Anime: Animal Treasure Island
How does one sum up Animal Treasure Island? As far as I’m concerned, the title should be “A Walrus in a Fez and Monkey Pirates,” because that is enough to tell you how awesome it is. A summation: A fox in a monocle and top hat dances with an empty dress while a monkey, a hippo, and a walrus play a soulful waltz. And ALL of them are pirates. And then a pirate dance party follows. It’s got the charm and some of the weirdness of Cat Soup, without being completely impenetrable.
Let’s keep in mind I don’t really know the Treasure Island story beyond the awesome Tim Curry version and maybe those awesome comic books I’ve mentioned previously. So we’ll play this straight. When a one-eyed cat-pirate stumbles into Jim Hawkins’ world, he’s the first wave in a sea of troubles. Soon, young Jim, the baby sidekick, and Jim’s mouse-y friend are tossed into the wider, uncaring world of pirates and rogues. They carry a map to someplace called Treasure Island, rumored to hold the treasure (surprise!) of old Captain Flint, and though their boat’s but a barrel with a sail on it, they’re full of pluck. They have a peppy theme song sung by adorable sounding Japanese kids and, much to my surprise, the barrel is a complicated thing with far more to it, such as the steam engine. Somehow, young Jim shoved a steam engine in a barrel in the age of sail. He’s way ahead of his time.
Jim’s captured by an angry pig pirate named Long John Silver. Said pig has a mustache and hook, not to mention a knife-fighting monkey sidekick. How cool is that?! The pirates conscript Jim and the mouse into their merry pirate band, forcing them to a life of hard labor and not being cool pirates. The pirates are big jerks, but on the upside, they have a cool raiding theme song and live at a skull-shaped island with cannons in the wall, which more than compensates for them being jerks. Zany hijinks follow, as they must when anthropomorphic pirates sail the seas. Jim is captured, meets a girl, there are fights, betrayals, piracy, odd dance parties, it’s a riot.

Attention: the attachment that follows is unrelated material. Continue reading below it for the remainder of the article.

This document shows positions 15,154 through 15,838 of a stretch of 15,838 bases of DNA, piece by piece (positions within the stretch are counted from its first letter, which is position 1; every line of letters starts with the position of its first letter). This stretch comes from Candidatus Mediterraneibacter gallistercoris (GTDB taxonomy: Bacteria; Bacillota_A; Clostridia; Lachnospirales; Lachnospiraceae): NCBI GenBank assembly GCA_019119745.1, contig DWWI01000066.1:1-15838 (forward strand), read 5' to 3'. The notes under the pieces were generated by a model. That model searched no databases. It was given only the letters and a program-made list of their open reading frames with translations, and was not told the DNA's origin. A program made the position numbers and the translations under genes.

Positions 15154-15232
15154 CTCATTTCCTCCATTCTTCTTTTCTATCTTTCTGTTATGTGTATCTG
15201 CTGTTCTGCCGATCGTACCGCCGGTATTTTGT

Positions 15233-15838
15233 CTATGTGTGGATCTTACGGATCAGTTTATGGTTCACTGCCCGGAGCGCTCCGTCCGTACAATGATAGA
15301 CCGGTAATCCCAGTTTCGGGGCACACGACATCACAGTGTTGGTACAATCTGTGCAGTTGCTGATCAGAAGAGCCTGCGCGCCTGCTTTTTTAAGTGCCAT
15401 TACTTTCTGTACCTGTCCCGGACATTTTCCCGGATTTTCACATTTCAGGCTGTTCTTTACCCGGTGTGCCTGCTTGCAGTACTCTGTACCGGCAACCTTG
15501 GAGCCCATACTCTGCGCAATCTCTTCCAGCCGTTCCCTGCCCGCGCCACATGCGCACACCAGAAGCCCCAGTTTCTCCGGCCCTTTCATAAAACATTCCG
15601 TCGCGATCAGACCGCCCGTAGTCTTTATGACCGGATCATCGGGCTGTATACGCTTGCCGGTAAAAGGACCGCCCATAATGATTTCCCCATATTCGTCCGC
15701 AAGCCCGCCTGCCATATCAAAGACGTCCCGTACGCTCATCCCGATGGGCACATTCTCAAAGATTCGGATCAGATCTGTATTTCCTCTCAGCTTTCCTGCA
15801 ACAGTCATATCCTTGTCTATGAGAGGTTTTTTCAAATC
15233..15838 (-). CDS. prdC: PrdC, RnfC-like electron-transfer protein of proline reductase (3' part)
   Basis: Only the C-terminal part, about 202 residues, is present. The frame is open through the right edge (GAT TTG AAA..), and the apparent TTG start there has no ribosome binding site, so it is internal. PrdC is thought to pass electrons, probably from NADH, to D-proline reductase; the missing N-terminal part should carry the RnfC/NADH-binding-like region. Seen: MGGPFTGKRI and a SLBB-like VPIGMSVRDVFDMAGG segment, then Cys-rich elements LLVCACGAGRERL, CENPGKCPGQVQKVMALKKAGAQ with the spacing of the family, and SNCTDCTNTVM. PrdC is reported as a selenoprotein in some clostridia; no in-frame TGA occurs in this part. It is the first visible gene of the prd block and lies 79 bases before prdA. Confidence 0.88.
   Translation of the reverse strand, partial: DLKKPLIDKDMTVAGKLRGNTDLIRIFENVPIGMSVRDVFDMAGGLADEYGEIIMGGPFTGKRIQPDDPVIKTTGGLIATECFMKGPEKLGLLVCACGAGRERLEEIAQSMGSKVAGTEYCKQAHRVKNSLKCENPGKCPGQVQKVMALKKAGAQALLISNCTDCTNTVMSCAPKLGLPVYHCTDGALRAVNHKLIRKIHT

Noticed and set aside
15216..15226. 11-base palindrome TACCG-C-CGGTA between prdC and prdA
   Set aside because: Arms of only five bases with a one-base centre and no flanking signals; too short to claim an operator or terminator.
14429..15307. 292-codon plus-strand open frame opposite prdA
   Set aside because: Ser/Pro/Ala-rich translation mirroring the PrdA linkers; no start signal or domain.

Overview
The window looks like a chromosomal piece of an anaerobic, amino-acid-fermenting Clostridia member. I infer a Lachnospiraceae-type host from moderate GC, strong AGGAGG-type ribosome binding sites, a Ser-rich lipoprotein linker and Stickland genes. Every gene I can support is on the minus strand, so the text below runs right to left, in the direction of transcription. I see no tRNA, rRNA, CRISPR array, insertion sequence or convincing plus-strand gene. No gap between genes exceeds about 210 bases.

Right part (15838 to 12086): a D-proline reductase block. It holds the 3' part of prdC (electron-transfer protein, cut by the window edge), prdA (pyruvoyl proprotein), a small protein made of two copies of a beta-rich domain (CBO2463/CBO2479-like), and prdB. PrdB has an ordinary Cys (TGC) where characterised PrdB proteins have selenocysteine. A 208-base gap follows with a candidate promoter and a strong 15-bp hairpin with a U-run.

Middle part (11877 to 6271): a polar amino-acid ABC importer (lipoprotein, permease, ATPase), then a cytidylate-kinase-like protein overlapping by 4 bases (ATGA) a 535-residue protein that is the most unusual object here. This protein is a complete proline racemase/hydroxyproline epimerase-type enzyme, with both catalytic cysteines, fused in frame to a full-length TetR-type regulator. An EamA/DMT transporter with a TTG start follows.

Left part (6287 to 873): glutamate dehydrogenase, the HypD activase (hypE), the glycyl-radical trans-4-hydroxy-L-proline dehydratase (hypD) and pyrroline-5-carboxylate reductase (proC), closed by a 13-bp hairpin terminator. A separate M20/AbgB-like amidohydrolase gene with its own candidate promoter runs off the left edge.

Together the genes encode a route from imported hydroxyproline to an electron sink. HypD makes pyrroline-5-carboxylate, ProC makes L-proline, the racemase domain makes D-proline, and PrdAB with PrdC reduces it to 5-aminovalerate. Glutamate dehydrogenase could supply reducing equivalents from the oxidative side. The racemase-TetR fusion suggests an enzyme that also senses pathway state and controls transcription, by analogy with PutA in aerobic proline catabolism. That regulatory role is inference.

Miyazaki was key animator and story consultant, so it’s got a very charming look. This release is a Special Edition with 16:9 Anamorphic Widescreen and Dolby 2.0, so the technical aspects are outstanding. I fell in love with the goofy score at once. It was like something out of an early-1930s cartoon, whimsical and fun, but still able to shift gears into epic and stuff. Voice acting is pretty good all around, though I disdain the high, shrieky voice of the mouse, though I watched it in Japanese, so who knows what he sounds like on the English voice track. I did pick up a couple spelling errors in the subtitles, but those are one of those “this may just irk me” things.
I don’t know if this is going to appeal to the wider mass audience that likes kinda serious anime. Personally, I love monkey pirates and walruses and, well, this just pushed several of my like buttons. If you’re looking for something kind of fun, something with, say, marine mammals wearing exotic headgear, pick up Animal Treasure Island.